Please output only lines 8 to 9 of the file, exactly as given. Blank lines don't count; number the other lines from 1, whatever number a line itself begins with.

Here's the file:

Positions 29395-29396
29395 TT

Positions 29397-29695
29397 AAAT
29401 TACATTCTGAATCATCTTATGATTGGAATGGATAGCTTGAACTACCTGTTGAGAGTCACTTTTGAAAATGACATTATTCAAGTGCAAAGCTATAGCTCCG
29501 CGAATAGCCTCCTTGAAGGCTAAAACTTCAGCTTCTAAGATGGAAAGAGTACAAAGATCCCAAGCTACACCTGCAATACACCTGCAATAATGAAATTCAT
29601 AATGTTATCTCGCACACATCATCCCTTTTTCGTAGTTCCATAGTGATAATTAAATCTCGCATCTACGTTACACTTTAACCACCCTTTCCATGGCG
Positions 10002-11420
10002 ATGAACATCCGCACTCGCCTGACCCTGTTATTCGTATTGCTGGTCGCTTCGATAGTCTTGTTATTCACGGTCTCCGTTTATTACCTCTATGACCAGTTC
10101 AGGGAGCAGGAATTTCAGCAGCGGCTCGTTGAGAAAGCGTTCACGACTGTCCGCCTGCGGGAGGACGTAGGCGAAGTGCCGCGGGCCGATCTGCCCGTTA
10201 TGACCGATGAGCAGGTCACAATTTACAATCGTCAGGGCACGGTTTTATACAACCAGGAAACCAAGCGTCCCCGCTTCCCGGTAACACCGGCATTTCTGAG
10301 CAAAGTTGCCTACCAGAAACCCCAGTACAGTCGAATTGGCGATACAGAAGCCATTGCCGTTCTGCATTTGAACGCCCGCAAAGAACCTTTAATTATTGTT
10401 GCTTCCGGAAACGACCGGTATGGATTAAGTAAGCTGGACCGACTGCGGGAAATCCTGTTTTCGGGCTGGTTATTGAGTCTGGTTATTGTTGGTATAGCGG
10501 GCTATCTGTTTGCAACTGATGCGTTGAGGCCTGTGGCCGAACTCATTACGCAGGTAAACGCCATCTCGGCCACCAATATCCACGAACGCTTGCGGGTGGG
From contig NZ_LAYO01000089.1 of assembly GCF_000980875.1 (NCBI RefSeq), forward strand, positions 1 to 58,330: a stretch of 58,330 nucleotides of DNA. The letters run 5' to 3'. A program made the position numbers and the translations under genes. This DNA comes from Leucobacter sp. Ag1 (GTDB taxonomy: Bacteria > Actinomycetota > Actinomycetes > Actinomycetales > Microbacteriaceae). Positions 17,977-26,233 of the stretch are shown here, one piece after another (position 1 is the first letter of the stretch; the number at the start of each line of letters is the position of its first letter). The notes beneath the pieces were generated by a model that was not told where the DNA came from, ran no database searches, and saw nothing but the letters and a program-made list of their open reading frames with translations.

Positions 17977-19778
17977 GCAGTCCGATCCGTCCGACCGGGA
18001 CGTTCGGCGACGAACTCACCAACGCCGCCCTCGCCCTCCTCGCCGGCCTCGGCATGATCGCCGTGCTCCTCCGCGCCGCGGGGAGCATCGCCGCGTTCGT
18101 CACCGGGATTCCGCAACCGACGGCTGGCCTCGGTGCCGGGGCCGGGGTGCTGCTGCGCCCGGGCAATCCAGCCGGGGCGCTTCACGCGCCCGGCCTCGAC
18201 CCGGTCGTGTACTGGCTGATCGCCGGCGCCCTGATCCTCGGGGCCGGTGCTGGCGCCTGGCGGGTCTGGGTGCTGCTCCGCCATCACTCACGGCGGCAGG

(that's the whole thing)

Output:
Positions 10002-11420
10002 ATGAACATCCGCACTCGCCTGACCCTGTTATTCGTATTGCTGGTCGCTTCGATAGTCTTGTTATTCACGGTCTCCGTTTATTACCTCTATGACCAGTTC